Thursday, December 8, 2011

alejandro mamani

A couple weeks ago, Carmen Pampa Fund sent out its 2011 Annual Appeal letter to sustaining donors in the mail. The letter featured UAC-CP Agronomy student Alejandro Mamani, a 22-year-old visionary and leaders who is currently in his last semester of studies at the College. He hopes to finish his thesis and graduate from the College by the end of 2012.

His life story is pretty typical for a student at the UAC-CP. Like most of his classmates, his is the story of a young person who, despite great odds and many challenges, is studying at the college level--a great achievement for any person, but a particularly huge milestone for a young person from Bolivia.

"What does it mean for a young person from Bolivia with scare resources to have a college degree?" Alejandro said, repeating the question I posed to him. "It's a huge significance. It's the door of success for one's family--for the family and for that young person." Alejandro continued, "Me, for example, I am the hope for my family. In my family, they tell me that and I believe that.  I am studying at college so that we never have to experience the things that we have lived through again. I think that is what it means for a young person--the doors open and provide a new, distinct future."

Alejandro pictured with UAC-CP Vice Director Hugh Smeltekop was chosen to participate in the U.S. State Department's Winter Institute for Young Indigenous Leaders Program in the U.S. in 2012.

Alejanrdro was born in 1989 in a small town in Bolivia's barren altiplano. His mother, just 17-years-old, was an orphan who grew up living with a family who fed and sheltered her in exchange for her work as a sheep herder (but prohibited her from studying in school). Alejandro has never known his father--who left the family before Alejandro was born.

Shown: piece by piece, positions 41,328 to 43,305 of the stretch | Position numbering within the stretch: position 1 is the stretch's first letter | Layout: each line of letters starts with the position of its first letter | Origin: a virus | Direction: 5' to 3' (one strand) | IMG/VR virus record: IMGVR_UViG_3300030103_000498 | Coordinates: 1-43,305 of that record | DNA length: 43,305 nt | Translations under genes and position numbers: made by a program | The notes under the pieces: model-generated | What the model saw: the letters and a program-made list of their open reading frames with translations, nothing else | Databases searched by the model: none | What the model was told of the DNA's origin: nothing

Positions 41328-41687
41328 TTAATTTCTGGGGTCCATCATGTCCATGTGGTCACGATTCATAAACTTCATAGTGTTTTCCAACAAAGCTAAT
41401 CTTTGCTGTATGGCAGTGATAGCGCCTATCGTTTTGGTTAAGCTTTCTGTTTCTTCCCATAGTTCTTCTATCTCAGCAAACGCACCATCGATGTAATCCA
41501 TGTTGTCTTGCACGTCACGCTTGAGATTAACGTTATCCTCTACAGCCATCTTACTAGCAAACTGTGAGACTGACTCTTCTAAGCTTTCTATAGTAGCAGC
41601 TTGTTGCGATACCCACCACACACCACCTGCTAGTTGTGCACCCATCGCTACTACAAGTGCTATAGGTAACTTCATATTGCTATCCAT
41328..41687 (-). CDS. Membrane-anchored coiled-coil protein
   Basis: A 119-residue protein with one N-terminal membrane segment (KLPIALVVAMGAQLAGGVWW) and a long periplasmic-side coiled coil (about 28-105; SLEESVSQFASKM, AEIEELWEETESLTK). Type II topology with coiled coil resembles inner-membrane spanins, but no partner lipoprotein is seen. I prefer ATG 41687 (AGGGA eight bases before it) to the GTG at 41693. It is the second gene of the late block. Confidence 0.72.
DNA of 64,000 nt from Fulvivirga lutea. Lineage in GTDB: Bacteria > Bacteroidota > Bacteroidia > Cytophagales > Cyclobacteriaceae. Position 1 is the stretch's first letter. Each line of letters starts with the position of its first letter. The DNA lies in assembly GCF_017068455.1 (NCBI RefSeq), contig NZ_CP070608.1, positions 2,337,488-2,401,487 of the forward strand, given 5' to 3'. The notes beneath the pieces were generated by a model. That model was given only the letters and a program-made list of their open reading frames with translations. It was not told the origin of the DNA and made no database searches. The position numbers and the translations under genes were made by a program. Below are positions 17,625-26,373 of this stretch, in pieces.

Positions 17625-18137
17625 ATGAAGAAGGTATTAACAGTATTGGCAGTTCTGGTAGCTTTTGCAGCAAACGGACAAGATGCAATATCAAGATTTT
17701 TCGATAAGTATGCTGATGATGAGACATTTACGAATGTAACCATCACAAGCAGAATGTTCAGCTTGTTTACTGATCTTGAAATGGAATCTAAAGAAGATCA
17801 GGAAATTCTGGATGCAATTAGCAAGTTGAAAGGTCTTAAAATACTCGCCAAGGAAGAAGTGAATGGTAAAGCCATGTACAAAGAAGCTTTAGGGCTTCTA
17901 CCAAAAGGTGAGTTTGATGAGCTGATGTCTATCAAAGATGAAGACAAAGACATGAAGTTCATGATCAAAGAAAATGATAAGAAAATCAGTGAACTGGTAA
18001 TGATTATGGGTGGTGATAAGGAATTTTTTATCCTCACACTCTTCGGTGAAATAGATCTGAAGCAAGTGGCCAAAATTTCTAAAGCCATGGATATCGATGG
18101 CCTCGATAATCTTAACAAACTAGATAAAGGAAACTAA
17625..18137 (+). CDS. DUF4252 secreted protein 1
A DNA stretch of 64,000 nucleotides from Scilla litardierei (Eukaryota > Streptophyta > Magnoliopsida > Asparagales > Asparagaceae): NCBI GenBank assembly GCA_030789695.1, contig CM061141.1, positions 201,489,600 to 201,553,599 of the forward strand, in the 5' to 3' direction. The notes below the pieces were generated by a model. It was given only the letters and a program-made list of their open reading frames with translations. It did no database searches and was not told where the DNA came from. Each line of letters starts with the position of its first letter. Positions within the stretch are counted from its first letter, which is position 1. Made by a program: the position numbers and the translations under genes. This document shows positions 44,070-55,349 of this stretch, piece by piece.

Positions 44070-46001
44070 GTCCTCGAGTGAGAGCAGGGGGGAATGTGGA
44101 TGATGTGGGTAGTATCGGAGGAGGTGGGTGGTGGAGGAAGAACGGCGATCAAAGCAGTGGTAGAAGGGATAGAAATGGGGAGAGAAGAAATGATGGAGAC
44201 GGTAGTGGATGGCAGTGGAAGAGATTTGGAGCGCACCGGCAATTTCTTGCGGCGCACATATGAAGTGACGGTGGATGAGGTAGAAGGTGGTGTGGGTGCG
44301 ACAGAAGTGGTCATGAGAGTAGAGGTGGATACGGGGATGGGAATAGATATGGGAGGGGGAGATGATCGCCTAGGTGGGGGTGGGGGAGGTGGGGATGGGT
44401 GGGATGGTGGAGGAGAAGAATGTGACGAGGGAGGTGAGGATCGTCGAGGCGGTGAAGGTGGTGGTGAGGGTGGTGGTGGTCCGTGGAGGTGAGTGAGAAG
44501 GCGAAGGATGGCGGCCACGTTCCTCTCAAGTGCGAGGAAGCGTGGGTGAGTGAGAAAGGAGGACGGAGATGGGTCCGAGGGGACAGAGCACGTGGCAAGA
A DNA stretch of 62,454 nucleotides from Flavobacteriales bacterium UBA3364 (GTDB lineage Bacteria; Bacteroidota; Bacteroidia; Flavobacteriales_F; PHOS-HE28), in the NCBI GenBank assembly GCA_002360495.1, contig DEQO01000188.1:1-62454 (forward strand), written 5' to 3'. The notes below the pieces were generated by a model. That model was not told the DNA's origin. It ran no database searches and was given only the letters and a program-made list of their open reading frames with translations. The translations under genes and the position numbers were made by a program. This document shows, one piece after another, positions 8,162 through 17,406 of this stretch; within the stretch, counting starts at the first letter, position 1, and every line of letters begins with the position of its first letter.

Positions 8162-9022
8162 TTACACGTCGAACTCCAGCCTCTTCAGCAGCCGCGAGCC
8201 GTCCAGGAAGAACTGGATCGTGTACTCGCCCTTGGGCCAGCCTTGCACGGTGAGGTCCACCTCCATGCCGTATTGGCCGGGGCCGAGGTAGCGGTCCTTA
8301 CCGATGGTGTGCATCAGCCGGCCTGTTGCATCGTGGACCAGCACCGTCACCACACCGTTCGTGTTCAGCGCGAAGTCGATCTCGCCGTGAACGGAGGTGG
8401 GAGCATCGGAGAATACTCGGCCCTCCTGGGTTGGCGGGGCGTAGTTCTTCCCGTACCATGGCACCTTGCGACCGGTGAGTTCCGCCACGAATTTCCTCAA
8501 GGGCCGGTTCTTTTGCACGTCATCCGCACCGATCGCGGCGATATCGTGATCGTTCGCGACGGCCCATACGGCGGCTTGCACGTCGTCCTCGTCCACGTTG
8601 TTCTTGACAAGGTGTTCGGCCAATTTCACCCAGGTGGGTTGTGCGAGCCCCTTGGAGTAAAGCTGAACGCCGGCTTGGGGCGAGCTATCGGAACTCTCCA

Alejandro's life seemed destined to be a lot like his mother's, but when he was 6-years-old, his mother moved them to El Alto, a poor, but rapidly growing city poor perched above La Paz on the high plain. "My mom felt that moving to the city was the best chance I had for a better life--better than the very sad life she had."

In El Alto, his mother met a construction worker who would become Alejandro's step-father. Together, they all lived in a small, simple room with a dirty floor and one straw mattress. While his step-father worked, his mother stayed at home with her children (Alejandro has two younger half-siblings).  "My mom didn't really get out much--she wasn't really familiar with the city and it was intimidating. She was willing to work and did some cleaning jobs, but was mostly expected to be at home and had to wait for my step-father to give her money." There were many times, he admitted, when food was scarce and his mother's tears were frequent.

But his mother made sure that Alejandro had opportunities that she never had--like access to education.  Once they moved to the city Alejandro started his educational career. Though not without its challenges. "I was teased a lot because I was tall...and because I was from the countryside, kids knew I was different." He also wasn't able to participate in the snack time during recess because his mother could only afford to give him 10 cents, which didn't buy much of anything.

The challenges never deterred Alejandro--perhaps because his mother wouldn't allow that to happen. "She would say, 'I don't care if there is nothing to eat. You will study,'" Alejandro recalled. "She would always tell me crying: 'Do you want to live like me? Do you want to have this life?"'  Alejandro's answer is what kept him in school: 'no.'